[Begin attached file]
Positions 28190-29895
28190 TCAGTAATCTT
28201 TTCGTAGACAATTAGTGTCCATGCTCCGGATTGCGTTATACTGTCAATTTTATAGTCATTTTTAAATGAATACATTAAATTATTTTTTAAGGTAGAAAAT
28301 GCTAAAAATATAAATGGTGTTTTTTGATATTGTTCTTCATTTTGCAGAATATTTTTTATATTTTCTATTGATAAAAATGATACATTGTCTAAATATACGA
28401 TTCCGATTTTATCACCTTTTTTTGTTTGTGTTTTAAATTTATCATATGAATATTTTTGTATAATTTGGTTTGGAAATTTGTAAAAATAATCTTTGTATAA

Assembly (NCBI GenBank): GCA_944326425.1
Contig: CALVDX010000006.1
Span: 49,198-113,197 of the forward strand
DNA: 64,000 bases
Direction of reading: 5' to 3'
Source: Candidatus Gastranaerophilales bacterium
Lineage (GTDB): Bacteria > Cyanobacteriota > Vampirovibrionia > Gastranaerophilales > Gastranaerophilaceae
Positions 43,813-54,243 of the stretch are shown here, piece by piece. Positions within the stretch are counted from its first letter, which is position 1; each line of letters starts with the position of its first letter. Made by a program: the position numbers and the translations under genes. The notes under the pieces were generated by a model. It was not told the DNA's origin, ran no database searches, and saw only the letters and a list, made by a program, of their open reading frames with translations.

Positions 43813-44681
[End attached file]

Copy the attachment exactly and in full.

Positions 28190-29895
28190 TCAGTAATCTT
28201 TTCGTAGACAATTAGTGTCCATGCTCCGGATTGCGTTATACTGTCAATTTTATAGTCATTTTTAAATGAATACATTAAATTATTTTTTAAGGTAGAAAAT
28301 GCTAAAAATATAAATGGTGTTTTTTGATATTGTTCTTCATTTTGCAGAATATTTTTTATATTTTCTATTGATAAAAATGATACATTGTCTAAATATACGA
28401 TTCCGATTTTATCACCTTTTTTTGTTTGTGTTTTAAATTTATCATATGAATATTTTTGTATAATTTGGTTTGGAAATTTGTAAAAATAATCTTTGTATAA

Assembly (NCBI GenBank): GCA_944326425.1
Contig: CALVDX010000006.1
Span: 49,198-113,197 of the forward strand
DNA: 64,000 bases
Direction of reading: 5' to 3'
Source: Candidatus Gastranaerophilales bacterium
Lineage (GTDB): Bacteria > Cyanobacteriota > Vampirovibrionia > Gastranaerophilales > Gastranaerophilaceae
Positions 43,813-54,243 of the stretch are shown here, piece by piece. Positions within the stretch are counted from its first letter, which is position 1; each line of letters starts with the position of its first letter. Made by a program: the position numbers and the translations under genes. The notes under the pieces were generated by a model. It was not told the DNA's origin, ran no database searches, and saw only the letters and a list, made by a program, of their open reading frames with translations.

Positions 43813-44681